Panos Karnezis’s new novel The Birthday Party is a re-imagination of the life of Aristotle Onassis, the shipping magnate. The book is structured around the events of a single day and night towards the end of the tycoon’s life, though the bulk of the text is made up of deftly interleaved backstory. The storytelling method is straight-forward on the verge of simplistic, with an omniscient narrator. Being used to far more murky and intricate approaches, I found myself wondering if some passages were in fact intended as naïvistic parody. The only metafictional twist I’ve detected is that one of the characters is a writer working on an authorised biography of the rich man. He is an Englishman in Greece, while The Birthday Party has been written by a Greek in England.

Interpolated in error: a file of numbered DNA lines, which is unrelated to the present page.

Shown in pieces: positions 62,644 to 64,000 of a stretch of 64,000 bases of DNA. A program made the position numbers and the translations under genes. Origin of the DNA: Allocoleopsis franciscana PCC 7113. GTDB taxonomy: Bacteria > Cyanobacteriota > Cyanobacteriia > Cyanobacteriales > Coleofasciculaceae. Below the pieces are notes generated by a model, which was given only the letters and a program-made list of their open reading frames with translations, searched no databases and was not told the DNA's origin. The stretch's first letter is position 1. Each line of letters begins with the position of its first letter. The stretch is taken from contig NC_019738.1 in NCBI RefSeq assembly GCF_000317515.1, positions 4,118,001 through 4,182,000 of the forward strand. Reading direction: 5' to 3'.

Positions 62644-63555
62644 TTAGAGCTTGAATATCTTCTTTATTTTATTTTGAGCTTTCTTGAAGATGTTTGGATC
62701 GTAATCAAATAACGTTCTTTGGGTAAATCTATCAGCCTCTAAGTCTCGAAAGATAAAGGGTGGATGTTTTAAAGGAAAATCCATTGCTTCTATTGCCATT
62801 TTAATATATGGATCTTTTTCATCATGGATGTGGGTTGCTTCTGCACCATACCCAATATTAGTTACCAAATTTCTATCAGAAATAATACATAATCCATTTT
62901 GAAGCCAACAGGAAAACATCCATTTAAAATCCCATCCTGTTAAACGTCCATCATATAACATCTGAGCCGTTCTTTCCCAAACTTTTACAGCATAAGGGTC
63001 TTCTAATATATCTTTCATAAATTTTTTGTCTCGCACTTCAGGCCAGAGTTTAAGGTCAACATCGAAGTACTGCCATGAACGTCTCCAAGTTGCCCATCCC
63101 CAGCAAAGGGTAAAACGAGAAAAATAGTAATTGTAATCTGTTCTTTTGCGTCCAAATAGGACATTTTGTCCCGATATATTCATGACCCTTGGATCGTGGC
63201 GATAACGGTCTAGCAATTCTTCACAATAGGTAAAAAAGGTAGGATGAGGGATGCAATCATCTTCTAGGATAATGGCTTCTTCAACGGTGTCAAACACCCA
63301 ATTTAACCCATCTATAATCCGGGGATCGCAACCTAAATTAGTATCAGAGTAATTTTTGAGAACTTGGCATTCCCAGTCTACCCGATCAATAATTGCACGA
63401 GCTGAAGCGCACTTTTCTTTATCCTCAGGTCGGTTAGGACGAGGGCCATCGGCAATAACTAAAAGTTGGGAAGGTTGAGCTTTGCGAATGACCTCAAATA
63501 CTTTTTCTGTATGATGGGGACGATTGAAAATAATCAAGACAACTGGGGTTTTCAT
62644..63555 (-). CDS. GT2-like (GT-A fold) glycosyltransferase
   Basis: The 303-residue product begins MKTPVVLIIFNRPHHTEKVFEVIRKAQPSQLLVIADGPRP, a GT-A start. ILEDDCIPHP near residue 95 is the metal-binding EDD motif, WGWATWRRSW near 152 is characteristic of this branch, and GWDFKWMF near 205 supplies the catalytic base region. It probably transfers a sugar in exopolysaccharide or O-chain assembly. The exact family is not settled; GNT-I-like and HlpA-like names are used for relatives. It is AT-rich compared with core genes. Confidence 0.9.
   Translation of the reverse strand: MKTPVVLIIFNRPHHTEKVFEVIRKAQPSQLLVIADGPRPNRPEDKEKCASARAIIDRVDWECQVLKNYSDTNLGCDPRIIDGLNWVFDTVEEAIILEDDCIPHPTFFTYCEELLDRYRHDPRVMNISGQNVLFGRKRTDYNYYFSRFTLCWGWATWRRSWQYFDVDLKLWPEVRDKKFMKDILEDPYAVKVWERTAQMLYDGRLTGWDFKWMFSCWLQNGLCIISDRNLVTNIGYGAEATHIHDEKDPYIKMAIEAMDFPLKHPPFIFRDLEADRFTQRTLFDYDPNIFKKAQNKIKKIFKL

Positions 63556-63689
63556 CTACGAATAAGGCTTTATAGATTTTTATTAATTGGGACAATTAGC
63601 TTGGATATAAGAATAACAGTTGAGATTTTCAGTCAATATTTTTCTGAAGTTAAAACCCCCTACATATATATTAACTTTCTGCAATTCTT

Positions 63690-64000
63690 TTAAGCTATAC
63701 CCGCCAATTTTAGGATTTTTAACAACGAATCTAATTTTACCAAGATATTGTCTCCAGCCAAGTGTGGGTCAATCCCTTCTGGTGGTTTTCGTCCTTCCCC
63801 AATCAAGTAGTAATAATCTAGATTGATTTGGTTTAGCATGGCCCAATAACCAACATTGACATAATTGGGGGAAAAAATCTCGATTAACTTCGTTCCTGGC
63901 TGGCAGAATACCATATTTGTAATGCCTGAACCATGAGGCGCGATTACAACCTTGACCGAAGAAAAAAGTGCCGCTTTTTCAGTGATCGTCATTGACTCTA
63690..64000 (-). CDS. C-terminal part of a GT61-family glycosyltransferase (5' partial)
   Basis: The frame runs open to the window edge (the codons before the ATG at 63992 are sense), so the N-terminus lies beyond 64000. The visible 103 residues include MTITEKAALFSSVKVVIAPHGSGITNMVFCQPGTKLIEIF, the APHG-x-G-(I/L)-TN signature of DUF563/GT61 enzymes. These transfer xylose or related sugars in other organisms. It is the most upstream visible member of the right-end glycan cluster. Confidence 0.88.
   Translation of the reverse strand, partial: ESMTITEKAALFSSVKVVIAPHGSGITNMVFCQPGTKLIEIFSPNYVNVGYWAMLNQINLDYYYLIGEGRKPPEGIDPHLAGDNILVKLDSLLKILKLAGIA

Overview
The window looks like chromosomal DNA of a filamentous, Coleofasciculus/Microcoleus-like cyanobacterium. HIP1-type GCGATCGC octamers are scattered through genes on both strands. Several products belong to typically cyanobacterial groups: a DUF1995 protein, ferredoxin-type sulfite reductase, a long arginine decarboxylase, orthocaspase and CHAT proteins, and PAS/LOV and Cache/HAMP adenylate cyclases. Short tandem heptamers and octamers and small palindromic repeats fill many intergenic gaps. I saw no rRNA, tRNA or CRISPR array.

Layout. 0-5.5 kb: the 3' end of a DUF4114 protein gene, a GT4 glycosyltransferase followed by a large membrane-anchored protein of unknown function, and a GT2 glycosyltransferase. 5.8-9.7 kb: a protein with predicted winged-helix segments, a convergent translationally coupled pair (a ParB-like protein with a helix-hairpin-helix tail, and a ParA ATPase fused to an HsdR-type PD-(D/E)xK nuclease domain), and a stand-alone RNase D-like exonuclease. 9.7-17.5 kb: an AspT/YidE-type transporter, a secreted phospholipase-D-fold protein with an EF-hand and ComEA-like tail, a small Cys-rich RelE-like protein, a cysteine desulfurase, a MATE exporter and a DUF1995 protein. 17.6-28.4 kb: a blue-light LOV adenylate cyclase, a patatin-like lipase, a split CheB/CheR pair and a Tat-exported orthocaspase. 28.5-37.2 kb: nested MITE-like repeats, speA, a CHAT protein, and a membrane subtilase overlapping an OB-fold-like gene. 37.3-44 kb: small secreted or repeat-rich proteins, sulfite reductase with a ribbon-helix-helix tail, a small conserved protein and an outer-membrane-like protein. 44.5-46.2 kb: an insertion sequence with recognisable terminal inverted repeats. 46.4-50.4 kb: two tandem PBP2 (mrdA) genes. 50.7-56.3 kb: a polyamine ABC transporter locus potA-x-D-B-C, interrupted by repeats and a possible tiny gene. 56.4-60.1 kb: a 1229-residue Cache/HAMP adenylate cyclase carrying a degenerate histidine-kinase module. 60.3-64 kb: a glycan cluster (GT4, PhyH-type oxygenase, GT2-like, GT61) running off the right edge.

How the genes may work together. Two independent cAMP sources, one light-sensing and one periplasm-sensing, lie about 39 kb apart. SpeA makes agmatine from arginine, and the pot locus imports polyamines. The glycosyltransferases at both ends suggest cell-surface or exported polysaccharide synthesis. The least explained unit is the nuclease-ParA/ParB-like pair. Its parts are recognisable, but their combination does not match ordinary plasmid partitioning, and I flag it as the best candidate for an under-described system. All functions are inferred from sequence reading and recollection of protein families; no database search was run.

One thing I missed was a richer backdrop of chronological and topical reference points tying the story to the post-war history of our own or some alternative world. As it is, the narrative kind of floats in a timeless and anonymous late 20th century, where the only things and people mentioned by name are Karnezis’s fictional creations.
I know next to nothing about Onassis, and I have little doubt that the book is packed with in-jokes obvious to the knowledgeable reader. Yet Karnezis kept my interest adequately stoked, mainly through a conflict introduced early in the book (and set out in the back-cover blurb) whose resolution he withholds until the final pages. The tone of the writing is detached and suave, the style austere. And that is my main complaint: hardly anything in the novel is exciting or engaging or challenging, be it emotionally or intellectually. This book will not affect your blood pressure.
Karnezis, Panos. 2007. The Birthday Party. London: Cape. 264 pp. ISBN 987-0224-07932-7.
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